THURSDAY, July 29, 2004 (HealthDayNews) -- In the event of a terrorist anthrax attack, knowing quickly who has the disease is critical.
Now doctors may be able to do just that, thanks to a new rapid way of diagnosing inhalational anthrax.
"We identified several clinical characteristics that will help physicians discriminate patients who may have inhalation anthrax from patients who have some run-of-the-mill respiratory infections like pneumonia or influenza," said lead researcher Dr. Demetrios Kyriacou, an associate professor of medicine and preventive medicine from the Northwestern University Feinberg School of Medicine.
To develop the criteria, Kyriacou's team looked at known cases of inhalational anthrax as far back as 1880. In all, they looked at 47 cases of inhalational anthrax, including 11 cases in connection with the still-unsolved anthrax attacks of 2001.
"We compared the clinical characteristics of these cases with 376 patients who had community-acquired pneumonia or influenza-like illness," Kyriacou said.
Some of the factors that distinguish inhalational anthrax from pneumonia or influenza-like illness are nausea, vomiting and mental status changes, according to the research letter in the July 31 issue of The Lancet.
"The one thing that was most predictive of inhalational anthrax was mediastinal widening seen on a chest X-ray," Kyriacou said.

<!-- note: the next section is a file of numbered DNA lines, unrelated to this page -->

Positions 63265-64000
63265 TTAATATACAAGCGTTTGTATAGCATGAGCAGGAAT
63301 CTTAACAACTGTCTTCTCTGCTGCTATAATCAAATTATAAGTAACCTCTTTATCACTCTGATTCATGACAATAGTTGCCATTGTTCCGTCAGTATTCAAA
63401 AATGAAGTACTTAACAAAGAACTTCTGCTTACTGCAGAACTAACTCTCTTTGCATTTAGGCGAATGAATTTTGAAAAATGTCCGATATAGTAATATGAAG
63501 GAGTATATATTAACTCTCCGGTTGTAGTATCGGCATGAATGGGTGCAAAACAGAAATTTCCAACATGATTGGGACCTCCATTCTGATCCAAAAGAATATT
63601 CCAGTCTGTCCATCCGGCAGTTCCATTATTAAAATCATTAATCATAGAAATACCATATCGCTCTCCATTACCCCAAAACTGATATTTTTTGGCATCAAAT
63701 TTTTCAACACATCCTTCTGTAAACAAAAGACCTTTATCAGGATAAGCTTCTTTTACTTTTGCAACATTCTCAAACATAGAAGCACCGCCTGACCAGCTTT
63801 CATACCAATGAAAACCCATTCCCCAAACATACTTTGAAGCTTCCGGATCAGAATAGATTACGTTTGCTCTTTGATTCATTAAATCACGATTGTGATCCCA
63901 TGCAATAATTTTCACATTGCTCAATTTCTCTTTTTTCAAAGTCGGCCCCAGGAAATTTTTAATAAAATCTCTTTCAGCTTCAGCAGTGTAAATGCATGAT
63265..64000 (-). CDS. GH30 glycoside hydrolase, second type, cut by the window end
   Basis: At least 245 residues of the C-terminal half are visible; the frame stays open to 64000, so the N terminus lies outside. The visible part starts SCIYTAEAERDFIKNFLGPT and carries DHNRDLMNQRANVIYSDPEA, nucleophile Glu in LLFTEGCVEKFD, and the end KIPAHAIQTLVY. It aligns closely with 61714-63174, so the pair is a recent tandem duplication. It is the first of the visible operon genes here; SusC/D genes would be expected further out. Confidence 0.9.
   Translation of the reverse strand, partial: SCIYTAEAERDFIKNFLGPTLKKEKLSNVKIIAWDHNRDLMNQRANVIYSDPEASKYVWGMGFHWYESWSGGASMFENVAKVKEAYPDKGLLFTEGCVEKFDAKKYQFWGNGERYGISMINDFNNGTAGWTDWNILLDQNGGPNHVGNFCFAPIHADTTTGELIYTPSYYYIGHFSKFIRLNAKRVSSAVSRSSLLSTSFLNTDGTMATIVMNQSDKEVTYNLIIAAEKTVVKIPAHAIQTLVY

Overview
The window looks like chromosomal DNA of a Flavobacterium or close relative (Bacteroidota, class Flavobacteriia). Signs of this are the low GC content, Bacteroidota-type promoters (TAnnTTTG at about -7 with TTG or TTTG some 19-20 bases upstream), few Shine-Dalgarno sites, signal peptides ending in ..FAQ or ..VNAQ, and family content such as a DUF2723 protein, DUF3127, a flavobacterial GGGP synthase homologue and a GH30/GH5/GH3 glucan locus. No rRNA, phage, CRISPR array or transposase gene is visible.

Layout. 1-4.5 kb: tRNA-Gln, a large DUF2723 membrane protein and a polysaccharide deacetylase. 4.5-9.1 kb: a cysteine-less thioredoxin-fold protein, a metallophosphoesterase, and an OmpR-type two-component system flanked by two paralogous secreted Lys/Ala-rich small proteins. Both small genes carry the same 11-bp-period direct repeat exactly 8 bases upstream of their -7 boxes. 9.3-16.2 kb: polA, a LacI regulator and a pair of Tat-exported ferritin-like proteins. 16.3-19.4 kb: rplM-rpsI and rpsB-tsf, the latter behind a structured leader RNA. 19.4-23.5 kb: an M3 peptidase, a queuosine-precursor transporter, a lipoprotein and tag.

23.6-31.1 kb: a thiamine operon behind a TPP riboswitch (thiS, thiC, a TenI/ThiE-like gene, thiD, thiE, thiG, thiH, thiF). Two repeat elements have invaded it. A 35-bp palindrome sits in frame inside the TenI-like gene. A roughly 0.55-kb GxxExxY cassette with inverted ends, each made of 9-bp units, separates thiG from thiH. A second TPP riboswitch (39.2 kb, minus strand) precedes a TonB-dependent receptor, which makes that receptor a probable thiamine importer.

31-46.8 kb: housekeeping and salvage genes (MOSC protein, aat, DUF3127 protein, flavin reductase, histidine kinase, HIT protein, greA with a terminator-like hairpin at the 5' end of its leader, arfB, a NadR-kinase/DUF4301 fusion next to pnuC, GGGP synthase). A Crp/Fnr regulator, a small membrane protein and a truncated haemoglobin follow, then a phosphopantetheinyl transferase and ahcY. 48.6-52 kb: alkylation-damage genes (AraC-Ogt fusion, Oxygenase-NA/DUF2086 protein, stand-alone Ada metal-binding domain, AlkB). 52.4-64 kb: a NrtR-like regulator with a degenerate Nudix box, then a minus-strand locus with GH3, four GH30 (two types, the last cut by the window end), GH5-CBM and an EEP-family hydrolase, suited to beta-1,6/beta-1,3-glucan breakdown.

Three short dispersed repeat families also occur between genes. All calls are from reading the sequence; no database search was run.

The mediastinum is the space between the lungs. "When that becomes widened, it may be an indication of inhaled anthrax in patients who have fever, cough and other symptoms of a respiratory infection," he explained.
In anthrax, the lymph nodes, which help fight off an infection, become rapidly inflamed and enlarged, causing the mediastinum to widen, Kyriacou added.
Kyriacou believes these clinical predictors may help physicians on the front lines, in their offices or in emergency rooms, to quickly identify patients who might have inhalational anthrax.
"If there is an outbreak of inhalational anthrax as the result of a bioterrorism attack, every minute counts," Kyriacou said. "If we can identify an outbreak early, then we can mitigate the consequences of a bioterrorism attack."
"This is important, because the symptoms of anthrax are nonspecific," said Jeremy Mogridge, an assistant professor of laboratory medicine and pathobiology at the University of Toronto. "It's very difficult to determine whether a person has anthrax."
According to Mogridge, who wrote an accompanying journal editorial, it is important to identify anthrax early, because it is difficult to treat the disease, even with antibiotics, after symptoms have developed.
"The toxin produced by anthrax can kill a person even as antibiotics are fighting the bacteria," he said.
Using these criteria is much faster than waiting for the results of lab tests, Mogridge said.
"Any kind of ability for a physician to distinguish between anthrax and influenza will allow a more effective response," Mogridge said. "In the context of a bioterrorism attack, if there is a large population that has been exposed, there have to be ways of distinguishing people that have anthrax from those with influenza."
Mogridge believes these new criteria should be given to all emergency departments. "Information has to be there on-the-spot so that doctors can make a quick decision," he said.
Get a primer on anthrax from the National Institute of Allergy and Infectious Diseases.